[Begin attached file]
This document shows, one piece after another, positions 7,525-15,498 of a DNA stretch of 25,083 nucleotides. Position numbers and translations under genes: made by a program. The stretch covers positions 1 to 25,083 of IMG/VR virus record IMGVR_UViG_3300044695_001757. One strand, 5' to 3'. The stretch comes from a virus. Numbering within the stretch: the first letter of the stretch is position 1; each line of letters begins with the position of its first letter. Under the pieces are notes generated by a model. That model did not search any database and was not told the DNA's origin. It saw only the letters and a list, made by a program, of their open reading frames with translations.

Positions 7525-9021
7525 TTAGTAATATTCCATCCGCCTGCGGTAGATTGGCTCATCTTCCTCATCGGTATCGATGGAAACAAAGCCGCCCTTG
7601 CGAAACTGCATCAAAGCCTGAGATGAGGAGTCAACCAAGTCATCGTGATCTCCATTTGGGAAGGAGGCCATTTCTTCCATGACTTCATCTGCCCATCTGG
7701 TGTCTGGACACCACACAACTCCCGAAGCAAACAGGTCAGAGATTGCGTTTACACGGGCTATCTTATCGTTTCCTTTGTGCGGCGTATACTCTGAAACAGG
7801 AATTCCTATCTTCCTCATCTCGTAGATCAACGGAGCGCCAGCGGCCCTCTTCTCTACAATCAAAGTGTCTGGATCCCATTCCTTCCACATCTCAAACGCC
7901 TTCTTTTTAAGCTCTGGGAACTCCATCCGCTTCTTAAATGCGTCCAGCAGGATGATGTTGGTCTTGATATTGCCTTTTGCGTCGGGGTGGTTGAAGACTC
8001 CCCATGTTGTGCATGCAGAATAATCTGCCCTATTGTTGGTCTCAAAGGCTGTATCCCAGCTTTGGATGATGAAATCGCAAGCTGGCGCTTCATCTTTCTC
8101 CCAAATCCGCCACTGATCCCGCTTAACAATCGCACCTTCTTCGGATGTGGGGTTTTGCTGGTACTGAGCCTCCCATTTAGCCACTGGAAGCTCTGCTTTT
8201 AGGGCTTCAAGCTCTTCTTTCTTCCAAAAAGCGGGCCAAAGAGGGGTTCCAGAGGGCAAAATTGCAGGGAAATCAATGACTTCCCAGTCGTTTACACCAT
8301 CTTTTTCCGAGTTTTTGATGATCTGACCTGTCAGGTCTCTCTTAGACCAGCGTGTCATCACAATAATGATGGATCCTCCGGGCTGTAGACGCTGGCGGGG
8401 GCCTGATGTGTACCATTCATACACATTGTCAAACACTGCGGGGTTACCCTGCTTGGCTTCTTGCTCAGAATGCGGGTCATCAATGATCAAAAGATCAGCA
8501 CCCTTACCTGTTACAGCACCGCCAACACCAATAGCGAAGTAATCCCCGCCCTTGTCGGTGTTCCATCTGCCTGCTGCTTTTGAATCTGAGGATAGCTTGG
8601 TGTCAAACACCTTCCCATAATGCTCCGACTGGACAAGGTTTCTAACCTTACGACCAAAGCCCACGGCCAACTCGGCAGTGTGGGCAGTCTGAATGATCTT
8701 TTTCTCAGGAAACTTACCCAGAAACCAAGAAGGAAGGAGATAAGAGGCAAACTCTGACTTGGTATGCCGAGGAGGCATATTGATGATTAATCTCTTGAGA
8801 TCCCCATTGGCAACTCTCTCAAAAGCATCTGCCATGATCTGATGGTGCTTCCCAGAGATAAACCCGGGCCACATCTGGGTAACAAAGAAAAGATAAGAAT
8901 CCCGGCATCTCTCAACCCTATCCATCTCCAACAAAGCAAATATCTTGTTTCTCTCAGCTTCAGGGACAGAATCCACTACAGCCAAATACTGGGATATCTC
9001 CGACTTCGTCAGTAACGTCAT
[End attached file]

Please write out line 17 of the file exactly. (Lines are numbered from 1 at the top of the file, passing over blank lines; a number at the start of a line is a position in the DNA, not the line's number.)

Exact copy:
8901 CCCGGCATCTCTCAACCCTATCCATCTCCAACAAAGCAAATATCTTGTTTCTCTCAGCTTCAGGGACAGAATCCACTACAGCCAAATACTGGGATATCTC